Show simple item record

dc.contributor.authorLu, Xiaoliang  Concept link
dc.contributor.authorLiu, Zhunqiao  Concept link
dc.contributor.authorZhou, Yuyu  Concept link
dc.contributor.authorLiu, Yaling  Concept link
dc.contributor.authorAn, Shuqing  Concept link
dc.contributor.authorTang, Jianwu  Concept link
dc.date.accessioned2018-07-25T15:25:46Z
dc.date.available2018-07-25T15:25:46Z
dc.date.issued2018-06-13
dc.identifier.citationRemote Sensing 10 (2018): 932en_US
dc.identifier.urihttps://hdl.handle.net/1912/10491
dc.description© The Author(s), 2018. This article is distributed under the terms of the Creative Commons Attribution License. The definitive version was published in Remote Sensing 10 (2018): 932, doi:10.3390/rs10060932.en_US
dc.description.abstractWe assessed the performance of reflectance-based vegetation indices and solar-induced chlorophyll fluorescence (SIF) datasets with various spatial and temporal resolutions in monitoring the Gross Primary Production (GPP)-based phenology in a temperate deciduous forest. The reflectance-based indices include the green chromatic coordinate (GCC), field measured and satellite remotely sensed Normalized Difference Vegetation Index (NDVI); and the SIF datasets include ground-based measurement and satellite-based products. We found that, if negative impacts due to coarse spatial and temporal resolutions are effectively reduced, all these data can serve as good indicators of phenological metrics for spring. However, the autumn phenological metrics derived from all reflectance-based datasets are later than the those derived from ground-based GPP estimates (flux sites). This is because the reflectance-based observations estimate phenology by tracking physiological properties including leaf area index (LAI) and leaf chlorophyll content (Chl), which does not reflect instantaneous changes in phenophase transitions, and thus the estimated fall phenological events may be later than GPP-based phenology. In contrast, we found that SIF has a good potential to track seasonal transition of photosynthetic activities in both spring and fall seasons. The advantage of SIF in estimating the GPP-based phenology lies in its inherent link to photosynthesis activities such that SIF can respond quickly to all factors regulating phenological events. Despite uncertainties in phenological metrics estimated from current spaceborne SIF observations due to their coarse spatial and temporal resolutions, dates in middle spring and autumn—the two most important metrics—can still be reasonably estimated from satellite SIF. Our study reveals that SIF provides a better way to monitor GPP-based phenological metrics.en_US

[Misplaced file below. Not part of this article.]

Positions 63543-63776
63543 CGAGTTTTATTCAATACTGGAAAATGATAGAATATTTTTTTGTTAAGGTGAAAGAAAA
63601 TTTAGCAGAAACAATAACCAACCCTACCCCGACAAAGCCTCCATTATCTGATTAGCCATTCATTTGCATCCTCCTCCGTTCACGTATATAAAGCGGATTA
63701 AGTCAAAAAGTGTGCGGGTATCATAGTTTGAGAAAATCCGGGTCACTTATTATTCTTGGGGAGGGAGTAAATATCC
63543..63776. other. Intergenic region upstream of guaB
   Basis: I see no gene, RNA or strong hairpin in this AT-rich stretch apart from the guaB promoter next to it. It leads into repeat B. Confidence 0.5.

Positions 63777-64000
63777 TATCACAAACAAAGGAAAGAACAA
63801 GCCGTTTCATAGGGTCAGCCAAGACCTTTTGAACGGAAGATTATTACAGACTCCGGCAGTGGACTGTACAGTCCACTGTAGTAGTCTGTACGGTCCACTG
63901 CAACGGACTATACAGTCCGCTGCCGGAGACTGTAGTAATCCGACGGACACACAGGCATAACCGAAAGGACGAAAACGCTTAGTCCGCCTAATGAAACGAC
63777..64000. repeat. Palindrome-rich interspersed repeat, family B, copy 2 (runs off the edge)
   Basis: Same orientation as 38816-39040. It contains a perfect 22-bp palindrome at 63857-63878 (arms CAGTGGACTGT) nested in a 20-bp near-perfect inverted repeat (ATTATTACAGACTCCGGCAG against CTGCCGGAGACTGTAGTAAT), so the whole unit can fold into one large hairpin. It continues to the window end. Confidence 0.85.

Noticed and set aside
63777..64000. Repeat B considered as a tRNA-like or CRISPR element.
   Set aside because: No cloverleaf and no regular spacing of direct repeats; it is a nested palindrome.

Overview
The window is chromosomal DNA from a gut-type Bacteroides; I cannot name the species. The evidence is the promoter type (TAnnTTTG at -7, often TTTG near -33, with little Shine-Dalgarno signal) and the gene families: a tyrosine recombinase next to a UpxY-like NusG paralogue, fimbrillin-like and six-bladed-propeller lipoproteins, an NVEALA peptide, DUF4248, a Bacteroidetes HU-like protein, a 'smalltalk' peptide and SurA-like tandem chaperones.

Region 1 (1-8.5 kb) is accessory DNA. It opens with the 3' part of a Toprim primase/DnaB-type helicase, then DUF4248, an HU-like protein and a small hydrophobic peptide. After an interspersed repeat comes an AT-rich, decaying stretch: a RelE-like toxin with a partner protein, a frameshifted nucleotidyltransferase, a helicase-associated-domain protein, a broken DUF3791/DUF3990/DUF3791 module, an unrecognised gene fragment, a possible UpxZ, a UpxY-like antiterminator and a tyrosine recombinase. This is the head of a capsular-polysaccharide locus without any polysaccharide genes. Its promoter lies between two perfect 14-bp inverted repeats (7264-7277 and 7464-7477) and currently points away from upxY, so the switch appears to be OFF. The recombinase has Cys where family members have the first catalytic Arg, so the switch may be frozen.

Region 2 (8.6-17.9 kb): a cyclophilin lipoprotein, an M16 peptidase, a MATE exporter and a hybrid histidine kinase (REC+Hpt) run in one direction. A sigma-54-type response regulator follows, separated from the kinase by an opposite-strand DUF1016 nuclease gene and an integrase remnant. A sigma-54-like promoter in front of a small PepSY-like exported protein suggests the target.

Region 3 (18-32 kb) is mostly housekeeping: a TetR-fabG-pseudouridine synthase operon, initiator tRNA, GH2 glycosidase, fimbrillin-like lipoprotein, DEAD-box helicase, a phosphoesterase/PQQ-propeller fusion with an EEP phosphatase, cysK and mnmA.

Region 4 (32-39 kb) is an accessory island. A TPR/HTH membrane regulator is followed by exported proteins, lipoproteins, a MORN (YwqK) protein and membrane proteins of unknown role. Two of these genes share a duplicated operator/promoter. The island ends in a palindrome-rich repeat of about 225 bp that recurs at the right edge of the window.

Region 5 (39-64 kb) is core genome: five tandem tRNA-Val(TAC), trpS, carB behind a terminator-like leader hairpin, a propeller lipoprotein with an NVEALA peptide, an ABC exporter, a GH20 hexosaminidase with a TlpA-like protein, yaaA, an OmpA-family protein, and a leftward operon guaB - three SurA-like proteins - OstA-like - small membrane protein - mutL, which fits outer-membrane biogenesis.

dc.description.sponsorshipThis research was supported by U. S. Department of Energy Office of Biological and Environmental Research Grant DE-SC0006951, National Science Foundation Grants DBI 959333 and AGS-1005663, and the University of Chicago and the MBL Lillie Research Innovation Award to Jianwu Tang and China Scholarship Council No. 201506190095 to Z. Liu. Xiaoliang Lu was also supported by the open project grant (LBKF201701) of Key Laboratory of Land Surface Pattern and Simulation, Chinese Academy of Sciences.en_US
dc.language.isoen_USen_US
dc.publisherMDPI AGen_US
dc.relation.urihttps://doi.org/10.3390/rs10060932
dc.rightsAttribution 4.0 International*
dc.rights.urihttp://creativecommons.org/licenses/by/4.0/*
dc.subjectSolar-induced chlorophyll fluorescenceen_US
dc.subjectReflectanceen_US
dc.subjectPhenologyen_US
dc.subjectFall phenological eventsen_US
dc.titleComparison of phenology estimated from reflectance-based indices and solar-induced chlorophyll fluorescence (SIF) observations in a temperate forest using GPP-based phenology as the standarden_US
dc.typeArticleen_US
dc.identifier.doi10.3390/rs10060932


Files in this item

Thumbnail
Thumbnail
Thumbnail

This item appears in the following Collection(s)

Show simple item record

Attribution 4.0 International
Except where otherwise noted, this item's license is described as Attribution 4.0 International